A team of researchers at CrowdStrike is claiming China's "Deep Panda" cyber offensive group has begun targeting, and has now compromised, US national security think tanks. In an alarming statement, co-founder Dmitri Alperovitch asserted that the attacks seem to be tied into monitoring activity from the newly founded Islamic State of Iraq and the Levant (ISIS).
In a blog post, CrowdStrike's co-found Dmitri Alperovitch outlined the company's work with human rights groups and security think tanks. Former senior government officials frequently work in organizations like these, and so are a natural target of hostile intelligence services, Alperovitch said, adding that he has "great confidence" the Deep Panda group is affiliated with the Chinese government. It's one of 30 CrowdStrike closely follows in China, but the company points out it is also one of the most sophisticated.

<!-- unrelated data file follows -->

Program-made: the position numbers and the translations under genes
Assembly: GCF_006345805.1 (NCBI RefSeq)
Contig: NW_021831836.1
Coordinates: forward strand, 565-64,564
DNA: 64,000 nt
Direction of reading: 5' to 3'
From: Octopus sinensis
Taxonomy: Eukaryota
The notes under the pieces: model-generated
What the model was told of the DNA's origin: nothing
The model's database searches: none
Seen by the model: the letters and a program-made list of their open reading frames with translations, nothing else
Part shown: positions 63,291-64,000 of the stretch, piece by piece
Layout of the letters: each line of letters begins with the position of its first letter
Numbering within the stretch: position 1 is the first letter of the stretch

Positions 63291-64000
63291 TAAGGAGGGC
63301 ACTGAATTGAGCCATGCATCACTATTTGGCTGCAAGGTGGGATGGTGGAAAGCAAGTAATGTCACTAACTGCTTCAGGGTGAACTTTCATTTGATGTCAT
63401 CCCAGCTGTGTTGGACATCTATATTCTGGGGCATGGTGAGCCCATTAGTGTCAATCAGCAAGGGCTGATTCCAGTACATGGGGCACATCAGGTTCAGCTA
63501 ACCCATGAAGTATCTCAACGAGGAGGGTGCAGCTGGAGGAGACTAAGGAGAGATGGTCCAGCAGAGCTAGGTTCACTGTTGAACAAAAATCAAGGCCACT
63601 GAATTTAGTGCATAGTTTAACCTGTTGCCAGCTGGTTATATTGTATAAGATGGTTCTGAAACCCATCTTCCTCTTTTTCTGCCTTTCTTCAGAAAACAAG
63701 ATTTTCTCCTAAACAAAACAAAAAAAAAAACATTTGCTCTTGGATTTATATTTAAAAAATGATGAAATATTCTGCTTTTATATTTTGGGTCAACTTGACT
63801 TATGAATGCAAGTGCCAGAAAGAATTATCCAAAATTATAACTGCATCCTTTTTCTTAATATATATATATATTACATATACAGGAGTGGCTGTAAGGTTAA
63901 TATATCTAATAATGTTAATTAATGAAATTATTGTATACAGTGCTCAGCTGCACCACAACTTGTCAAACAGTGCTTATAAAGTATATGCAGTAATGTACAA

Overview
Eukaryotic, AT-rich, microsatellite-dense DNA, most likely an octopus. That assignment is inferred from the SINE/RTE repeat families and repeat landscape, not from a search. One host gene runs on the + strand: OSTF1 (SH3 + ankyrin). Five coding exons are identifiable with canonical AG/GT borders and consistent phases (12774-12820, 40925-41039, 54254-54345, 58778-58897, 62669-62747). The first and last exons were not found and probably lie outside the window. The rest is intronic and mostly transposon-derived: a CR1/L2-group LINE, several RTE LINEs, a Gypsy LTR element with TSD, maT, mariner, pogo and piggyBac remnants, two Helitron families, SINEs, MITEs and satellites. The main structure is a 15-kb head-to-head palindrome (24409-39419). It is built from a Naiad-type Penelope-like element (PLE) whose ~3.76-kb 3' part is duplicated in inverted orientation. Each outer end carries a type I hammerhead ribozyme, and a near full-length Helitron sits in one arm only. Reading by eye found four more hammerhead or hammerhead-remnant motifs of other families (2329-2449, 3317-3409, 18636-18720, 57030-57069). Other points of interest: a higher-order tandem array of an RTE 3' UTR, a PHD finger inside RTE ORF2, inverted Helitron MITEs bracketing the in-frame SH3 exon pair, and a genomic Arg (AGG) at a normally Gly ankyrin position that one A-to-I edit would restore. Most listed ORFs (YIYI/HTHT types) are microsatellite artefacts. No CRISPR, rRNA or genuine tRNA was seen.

As the armed ISIS faction launched an attack on an oil refinery, Alperovitch claims Deep Panda began a hunt for files from US thinktank employees. He pointed out that China is the top foreign investor in Iraq's oil infrastructure, and so espionage fits in with the country's national interests. "It wouldn't be surprising if the Chinese government is highly interested in getting a better sense of the possibility of deeper US military involvement that could help protect the Chinese oil infrastructure in Iraq," Alperovitch wrote. "In fact, the shift in targeting of Iraq policy individuals occurred on June 18, the day that ISIS began its attack on the Baiji oil refinery."